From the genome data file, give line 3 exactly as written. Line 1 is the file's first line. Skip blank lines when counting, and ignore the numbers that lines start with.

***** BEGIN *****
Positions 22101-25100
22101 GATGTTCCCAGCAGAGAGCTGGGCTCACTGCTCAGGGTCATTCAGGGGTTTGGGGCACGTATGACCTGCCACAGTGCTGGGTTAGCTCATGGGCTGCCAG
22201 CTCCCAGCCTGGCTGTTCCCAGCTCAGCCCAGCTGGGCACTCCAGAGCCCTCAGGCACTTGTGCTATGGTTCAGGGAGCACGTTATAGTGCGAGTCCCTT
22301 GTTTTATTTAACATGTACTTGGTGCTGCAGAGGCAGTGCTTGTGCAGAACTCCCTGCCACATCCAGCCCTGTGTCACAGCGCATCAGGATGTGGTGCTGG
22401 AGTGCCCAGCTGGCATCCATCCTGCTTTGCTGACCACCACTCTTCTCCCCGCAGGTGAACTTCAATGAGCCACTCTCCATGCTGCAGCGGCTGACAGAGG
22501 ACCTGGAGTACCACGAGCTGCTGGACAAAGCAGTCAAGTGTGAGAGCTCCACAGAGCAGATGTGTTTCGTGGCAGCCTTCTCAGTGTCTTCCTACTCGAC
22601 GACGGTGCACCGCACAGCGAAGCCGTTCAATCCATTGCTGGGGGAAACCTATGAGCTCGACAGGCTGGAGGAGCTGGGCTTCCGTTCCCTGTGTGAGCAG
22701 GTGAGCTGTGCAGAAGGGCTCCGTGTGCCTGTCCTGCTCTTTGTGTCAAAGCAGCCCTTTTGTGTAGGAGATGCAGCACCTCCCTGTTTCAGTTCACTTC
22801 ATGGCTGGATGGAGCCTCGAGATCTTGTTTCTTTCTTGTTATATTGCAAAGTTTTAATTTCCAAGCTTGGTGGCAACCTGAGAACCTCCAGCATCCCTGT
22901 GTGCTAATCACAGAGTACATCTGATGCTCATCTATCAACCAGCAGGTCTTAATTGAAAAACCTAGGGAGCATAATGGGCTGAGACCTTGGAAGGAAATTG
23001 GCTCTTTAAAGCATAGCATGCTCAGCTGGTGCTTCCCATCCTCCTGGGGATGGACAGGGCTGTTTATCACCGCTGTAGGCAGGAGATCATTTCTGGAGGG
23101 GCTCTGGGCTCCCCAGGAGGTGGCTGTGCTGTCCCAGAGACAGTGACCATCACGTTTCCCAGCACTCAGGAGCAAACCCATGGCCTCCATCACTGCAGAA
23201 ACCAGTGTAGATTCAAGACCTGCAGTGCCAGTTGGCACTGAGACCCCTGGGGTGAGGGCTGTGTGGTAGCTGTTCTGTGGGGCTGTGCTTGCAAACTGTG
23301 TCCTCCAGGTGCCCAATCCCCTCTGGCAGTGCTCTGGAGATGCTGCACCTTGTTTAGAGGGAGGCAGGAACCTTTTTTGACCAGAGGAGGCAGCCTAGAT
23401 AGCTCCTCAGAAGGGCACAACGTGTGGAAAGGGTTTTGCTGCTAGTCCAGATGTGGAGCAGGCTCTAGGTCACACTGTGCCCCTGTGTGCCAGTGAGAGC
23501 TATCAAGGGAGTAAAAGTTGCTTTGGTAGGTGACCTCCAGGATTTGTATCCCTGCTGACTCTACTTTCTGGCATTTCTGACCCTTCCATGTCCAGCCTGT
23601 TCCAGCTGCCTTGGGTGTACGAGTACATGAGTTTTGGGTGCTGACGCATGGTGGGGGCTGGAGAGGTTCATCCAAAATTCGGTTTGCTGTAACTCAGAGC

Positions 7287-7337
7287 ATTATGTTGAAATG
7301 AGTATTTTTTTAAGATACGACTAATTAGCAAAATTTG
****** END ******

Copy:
22201 CTCCCAGCCTGGCTGTTCCCAGCTCAGCCCAGCTGGGCACTCCAGAGCCCTCAGGCACTTGTGCTATGGTTCAGGGAGCACGTTATAGTGCGAGTCCCTT